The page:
Zero home runs.
"My confidence has always been high, always been the same," he was saying before the Phillies' workout yesterday. "It's just that sometimes you get overanxious. Antsy, chase bad pitches. Sometimes you try to make things happen instead of . . .
"Well, right now, I'm just kind of in a chill mode at the plate. I'm just trying to see pitches.''
Chill mode = hot hitter. Howard has learned this through experimentation, through the short, brief postseason taste of 2007, and through the long run of 2008.
That first year, in 2007, he entered the playoffs with five home runs and 11 RBI in his final six regular-season games. He hit just one in that NLDS against Colorado, a solo shot. He struck out seven times in 12 at-bats.
He was not in chill mode.
"It's an individual process," Rollins said. "You have to learn how to deal with it, how to breathe, how to think and not get caught up in the moment. Everyone handles it differently.''
Howard has learned to handle it, by forgetting who he is - to an extent. This time of year, he's not a cleanup hitter, he's just a hitter.
"Lay off pitches," he said. "Trying to take a step back and getting a good AB going."
Like so many Phillies, last year's run has led to additional poise for Howard. He began with only two hits and one RBI against the Brewers last October, finished by hitting three home runs and knocking in six runs during the World Series. He batted .300 against the Dodgers in the NLCS, but scored twice as many runs as he knocked in (2) and didn't hit one home run.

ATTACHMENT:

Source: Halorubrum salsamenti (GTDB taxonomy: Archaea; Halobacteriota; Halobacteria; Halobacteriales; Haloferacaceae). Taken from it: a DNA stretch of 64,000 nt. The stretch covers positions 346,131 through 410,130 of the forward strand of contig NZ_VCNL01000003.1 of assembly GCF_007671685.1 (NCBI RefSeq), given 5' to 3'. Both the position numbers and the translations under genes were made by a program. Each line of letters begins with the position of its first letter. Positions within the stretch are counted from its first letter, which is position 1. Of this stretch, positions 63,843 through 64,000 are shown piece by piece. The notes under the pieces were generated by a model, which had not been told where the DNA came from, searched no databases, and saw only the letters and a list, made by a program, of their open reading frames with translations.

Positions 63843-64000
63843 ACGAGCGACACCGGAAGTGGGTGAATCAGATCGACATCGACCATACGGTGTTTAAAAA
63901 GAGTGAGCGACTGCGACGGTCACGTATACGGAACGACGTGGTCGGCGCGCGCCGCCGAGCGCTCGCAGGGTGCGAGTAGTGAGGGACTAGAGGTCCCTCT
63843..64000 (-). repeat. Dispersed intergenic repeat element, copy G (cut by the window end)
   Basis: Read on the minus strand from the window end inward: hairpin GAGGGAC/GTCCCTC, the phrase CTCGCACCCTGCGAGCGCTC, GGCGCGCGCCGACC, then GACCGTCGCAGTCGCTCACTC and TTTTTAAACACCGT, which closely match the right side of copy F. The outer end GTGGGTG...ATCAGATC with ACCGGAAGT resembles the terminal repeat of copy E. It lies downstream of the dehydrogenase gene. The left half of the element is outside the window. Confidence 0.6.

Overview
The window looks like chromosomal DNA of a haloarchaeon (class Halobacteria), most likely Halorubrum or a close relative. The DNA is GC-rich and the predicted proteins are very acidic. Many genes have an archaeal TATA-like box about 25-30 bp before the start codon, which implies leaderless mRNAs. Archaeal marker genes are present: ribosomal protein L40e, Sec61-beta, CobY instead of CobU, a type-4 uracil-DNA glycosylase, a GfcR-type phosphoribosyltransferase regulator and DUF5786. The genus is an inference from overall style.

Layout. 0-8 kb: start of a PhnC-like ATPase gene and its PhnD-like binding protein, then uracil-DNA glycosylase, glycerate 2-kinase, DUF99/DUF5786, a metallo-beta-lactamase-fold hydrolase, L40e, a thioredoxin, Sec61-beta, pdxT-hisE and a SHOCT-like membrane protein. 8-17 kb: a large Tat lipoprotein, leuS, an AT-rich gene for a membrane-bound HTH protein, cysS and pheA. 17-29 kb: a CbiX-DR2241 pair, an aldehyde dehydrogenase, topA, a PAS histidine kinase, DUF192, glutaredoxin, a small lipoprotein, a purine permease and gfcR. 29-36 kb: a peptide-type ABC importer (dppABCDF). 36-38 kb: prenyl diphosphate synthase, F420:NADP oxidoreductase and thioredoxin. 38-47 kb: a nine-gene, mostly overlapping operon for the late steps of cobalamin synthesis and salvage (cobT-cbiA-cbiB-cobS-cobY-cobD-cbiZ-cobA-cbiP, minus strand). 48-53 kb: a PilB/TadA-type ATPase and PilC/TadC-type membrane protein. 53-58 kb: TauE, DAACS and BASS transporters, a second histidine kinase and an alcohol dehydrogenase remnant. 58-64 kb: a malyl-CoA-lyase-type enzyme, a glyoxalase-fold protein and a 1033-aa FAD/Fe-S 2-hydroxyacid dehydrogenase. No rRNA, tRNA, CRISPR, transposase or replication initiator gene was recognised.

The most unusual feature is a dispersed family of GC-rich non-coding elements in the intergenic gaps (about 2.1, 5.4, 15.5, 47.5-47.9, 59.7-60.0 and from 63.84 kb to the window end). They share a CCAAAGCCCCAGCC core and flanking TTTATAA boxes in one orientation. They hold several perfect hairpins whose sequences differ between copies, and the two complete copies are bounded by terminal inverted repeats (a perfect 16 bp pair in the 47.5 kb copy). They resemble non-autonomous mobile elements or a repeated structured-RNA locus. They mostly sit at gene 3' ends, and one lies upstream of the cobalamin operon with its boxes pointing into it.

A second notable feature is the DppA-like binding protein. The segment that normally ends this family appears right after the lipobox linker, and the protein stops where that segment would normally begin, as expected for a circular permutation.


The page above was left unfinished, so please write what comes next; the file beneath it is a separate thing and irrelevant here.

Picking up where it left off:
This year? "I think you're looking at a more experienced guy," said Phillies manager Charlie Manuel.
"I guess you can say it's the experience," Howard said. "Knowing what the feel is like and knowing what the excitement is like and trying to calm yourself down."
And that's the way he was the other night on the bench, bat in hand, smile on his face. "Just get me to the plate, fellas," he said and said again. And when he got his chance, Howard worked a favorable 2-1 count and ripped his double into the rightfield corner.
"I just kind of felt if they got me up to the plate, we'd have a shot to win or tie the game," he said.
He didn't win the game. Jayson Werth's bloop did that.
He just did his part.
"To get the big hit, at the end of the game," Rollins said. "He looks forward to that moment now whenever he's out there."
Said Manuel: "The way he hits from the seventh inning speaks for itself. I can't say enough about him. I mean, he's better probably than we even think he is."